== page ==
What bits should i start with?

New to Shapeoko XXL using Makita router and looking to buy a handful of bits to start with. Primary material will be wood, secondary is plastic.

Which bits would you suggest starting with that won’t break the bank but will give me a good variety? Prefer amazon for ease of ordering/shipping if possible.

I’d suggest start with some simple and always useful 1/4" and 1/8" spiral upcut like the carbide 201 and 102 and then buy chamfer, compression, ballnose or whatever else as your projects actually need them.

Wouldn’t I want downcut’s if wood is my primary material? Just basising this question off the Shapeoko Wiki.

1 Like

If you want to get clean cuts on the top surface of woods, especially things with veneered faces like MDF or ply then yes, you’d want a downcut at the top surface, but not at the bottom (opposite problem) and not for the initial cuts as you want chips to come up out of the cut.

Using a compression or downcut for a light finishing pass makes a lot of sense though, I keep a Yonico 3310-SC (cheap on Amazon) for finishing passes on birch ply. (a compression cutter has upcut at the bottom and downcut at the top but needs to be run deep in the material to work, at least deeper than the upcut portion).

Take a look at this thread for more;

1 Like

List at:

https://wiki.shapeoko.com/index.php/Endmills#Shapeoko_3

2 Likes

Ive recently been using an Amana single flute HSS downcut and is affordable, and quite sharp. It outperformed a carbide single flute in polycarbonate by a huge margin.

A down-cut also really helps when your material is flexible or workholding isn’t great. Compressions also won’t cause lifting but you’ll have to cut minimum right past where the up/down meet.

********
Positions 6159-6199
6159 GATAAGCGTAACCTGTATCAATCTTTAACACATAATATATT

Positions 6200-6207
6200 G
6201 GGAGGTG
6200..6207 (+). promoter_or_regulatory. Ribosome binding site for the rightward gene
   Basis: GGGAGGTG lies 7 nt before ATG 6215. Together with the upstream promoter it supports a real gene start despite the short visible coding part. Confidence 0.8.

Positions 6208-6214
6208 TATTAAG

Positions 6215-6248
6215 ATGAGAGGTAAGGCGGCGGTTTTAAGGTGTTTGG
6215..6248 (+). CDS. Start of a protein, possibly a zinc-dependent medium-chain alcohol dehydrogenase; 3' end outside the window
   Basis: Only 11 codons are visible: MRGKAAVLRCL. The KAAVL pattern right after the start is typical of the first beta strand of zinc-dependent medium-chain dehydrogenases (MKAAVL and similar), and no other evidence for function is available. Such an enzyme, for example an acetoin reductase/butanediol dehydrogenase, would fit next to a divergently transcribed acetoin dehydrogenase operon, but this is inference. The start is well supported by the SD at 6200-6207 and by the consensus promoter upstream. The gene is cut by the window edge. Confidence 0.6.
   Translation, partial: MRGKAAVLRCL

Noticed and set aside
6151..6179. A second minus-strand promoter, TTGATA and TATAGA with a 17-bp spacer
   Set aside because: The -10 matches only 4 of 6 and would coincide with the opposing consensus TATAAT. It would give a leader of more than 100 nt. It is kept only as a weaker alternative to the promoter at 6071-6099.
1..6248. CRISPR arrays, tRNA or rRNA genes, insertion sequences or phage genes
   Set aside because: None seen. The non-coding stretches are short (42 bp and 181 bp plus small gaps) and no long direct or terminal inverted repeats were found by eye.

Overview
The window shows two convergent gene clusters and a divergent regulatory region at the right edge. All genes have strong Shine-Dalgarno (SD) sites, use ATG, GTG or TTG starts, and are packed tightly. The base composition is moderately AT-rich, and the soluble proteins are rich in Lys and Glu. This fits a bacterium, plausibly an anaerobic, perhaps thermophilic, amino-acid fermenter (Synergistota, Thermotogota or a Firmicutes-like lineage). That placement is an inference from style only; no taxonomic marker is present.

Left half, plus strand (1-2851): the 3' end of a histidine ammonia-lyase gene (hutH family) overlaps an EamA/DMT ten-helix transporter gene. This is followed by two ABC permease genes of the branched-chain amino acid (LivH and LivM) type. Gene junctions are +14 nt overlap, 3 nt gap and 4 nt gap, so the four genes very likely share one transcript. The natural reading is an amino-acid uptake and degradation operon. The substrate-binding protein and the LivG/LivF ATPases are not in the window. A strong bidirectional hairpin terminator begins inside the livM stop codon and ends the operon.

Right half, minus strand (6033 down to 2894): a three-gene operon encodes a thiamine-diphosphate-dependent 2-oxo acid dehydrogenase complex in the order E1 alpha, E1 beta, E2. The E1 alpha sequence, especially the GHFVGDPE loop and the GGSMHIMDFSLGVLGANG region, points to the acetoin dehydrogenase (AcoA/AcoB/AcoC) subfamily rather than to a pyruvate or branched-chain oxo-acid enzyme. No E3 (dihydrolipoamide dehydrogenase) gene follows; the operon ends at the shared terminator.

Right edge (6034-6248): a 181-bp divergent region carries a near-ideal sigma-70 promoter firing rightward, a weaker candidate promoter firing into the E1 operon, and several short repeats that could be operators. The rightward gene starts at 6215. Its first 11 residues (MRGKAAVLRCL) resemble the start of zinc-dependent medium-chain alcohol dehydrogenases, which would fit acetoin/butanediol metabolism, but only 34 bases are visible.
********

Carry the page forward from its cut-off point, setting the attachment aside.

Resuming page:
2 Likes

I won’t use HSS endmills again in Baltic Birch though!

2 Likes

That wasn’t from cnc use right? Also what kind of sfm are we looking at?

I’m not suggesting anyone run hss at 30k or anything like that.

If you are cutting through down cuts leave less fuzz on the top. Since the project is setting on the spoil board you get less fuzzies on the bottom but they are still possible. Depending on your hold down method down force will not try to lift the work. There is a place for both up and down cut bits.

As Liam said plastics seem to work best with single cutter bits.

It was on my router table @ 8800 RPM - 1152 SFM (trying to get thick chips). Odd that Amana says “Max RPM = 18,000” for both the 1/4" and 1/2" endmills - but they (like Onsrud) seem(ed?) to like 18,000 RPM for almost everything! I once pressed them on that for their carbide router bits because one of our router tables has a 27,000 RPM fixed speed router (they said they should be fine). Freud and Whiteside always had speeds more in line with “How to Choose the Proper Speeds for Router Bits”.

Maybe HSS endmills need lower SFMs when cutting (certain?) metals because they’re less tolerant of heat than carbide? What about cobalt (M42 HSS)?